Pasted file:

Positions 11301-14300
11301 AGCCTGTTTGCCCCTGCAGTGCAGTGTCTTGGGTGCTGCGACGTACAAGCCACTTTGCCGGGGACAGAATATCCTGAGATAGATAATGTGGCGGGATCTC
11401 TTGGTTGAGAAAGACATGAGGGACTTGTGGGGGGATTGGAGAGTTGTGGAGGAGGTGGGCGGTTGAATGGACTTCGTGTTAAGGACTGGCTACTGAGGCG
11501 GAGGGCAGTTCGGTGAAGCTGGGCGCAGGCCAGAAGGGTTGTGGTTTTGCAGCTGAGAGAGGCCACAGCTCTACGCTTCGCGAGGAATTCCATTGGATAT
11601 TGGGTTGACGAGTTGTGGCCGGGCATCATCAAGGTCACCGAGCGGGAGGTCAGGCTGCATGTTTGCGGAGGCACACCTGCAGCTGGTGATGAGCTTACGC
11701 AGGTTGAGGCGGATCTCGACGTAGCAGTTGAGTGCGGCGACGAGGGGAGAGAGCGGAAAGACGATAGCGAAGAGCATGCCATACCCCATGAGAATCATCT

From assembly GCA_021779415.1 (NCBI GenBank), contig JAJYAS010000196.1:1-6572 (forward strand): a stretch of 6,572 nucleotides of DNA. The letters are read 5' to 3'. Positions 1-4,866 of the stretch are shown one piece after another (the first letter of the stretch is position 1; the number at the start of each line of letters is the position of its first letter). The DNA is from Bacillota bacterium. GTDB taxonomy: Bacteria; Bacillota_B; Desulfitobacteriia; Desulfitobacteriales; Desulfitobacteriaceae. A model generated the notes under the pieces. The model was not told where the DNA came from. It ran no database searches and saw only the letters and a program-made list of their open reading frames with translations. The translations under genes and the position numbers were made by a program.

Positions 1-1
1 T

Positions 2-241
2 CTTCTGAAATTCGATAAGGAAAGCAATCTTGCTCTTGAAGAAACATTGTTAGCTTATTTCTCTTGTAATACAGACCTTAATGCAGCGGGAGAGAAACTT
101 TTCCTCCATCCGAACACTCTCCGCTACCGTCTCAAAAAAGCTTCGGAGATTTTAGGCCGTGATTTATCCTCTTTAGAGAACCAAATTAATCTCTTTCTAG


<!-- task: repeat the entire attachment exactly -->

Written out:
Positions 11301-14300
11301 AGCCTGTTTGCCCCTGCAGTGCAGTGTCTTGGGTGCTGCGACGTACAAGCCACTTTGCCGGGGACAGAATATCCTGAGATAGATAATGTGGCGGGATCTC
11401 TTGGTTGAGAAAGACATGAGGGACTTGTGGGGGGATTGGAGAGTTGTGGAGGAGGTGGGCGGTTGAATGGACTTCGTGTTAAGGACTGGCTACTGAGGCG
11501 GAGGGCAGTTCGGTGAAGCTGGGCGCAGGCCAGAAGGGTTGTGGTTTTGCAGCTGAGAGAGGCCACAGCTCTACGCTTCGCGAGGAATTCCATTGGATAT
11601 TGGGTTGACGAGTTGTGGCCGGGCATCATCAAGGTCACCGAGCGGGAGGTCAGGCTGCATGTTTGCGGAGGCACACCTGCAGCTGGTGATGAGCTTACGC
11701 AGGTTGAGGCGGATCTCGACGTAGCAGTTGAGTGCGGCGACGAGGGGAGAGAGCGGAAAGACGATAGCGAAGAGCATGCCATACCCCATGAGAATCATCT

From assembly GCA_021779415.1 (NCBI GenBank), contig JAJYAS010000196.1:1-6572 (forward strand): a stretch of 6,572 nucleotides of DNA. The letters are read 5' to 3'. Positions 1-4,866 of the stretch are shown one piece after another (the first letter of the stretch is position 1; the number at the start of each line of letters is the position of its first letter). The DNA is from Bacillota bacterium. GTDB taxonomy: Bacteria; Bacillota_B; Desulfitobacteriia; Desulfitobacteriales; Desulfitobacteriaceae. A model generated the notes under the pieces. The model was not told where the DNA came from. It ran no database searches and saw only the letters and a program-made list of their open reading frames with translations. The translations under genes and the position numbers were made by a program.

Positions 1-1
1 T

Positions 2-241
2 CTTCTGAAATTCGATAAGGAAAGCAATCTTGCTCTTGAAGAAACATTGTTAGCTTATTTCTCTTGTAATACAGACCTTAATGCAGCGGGAGAGAAACTT
101 TTCCTCCATCCGAACACTCTCCGCTACCGTCTCAAAAAAGCTTCGGAGATTTTAGGCCGTGATTTATCCTCTTTAGAGAACCAAATTAATCTCTTTCTAG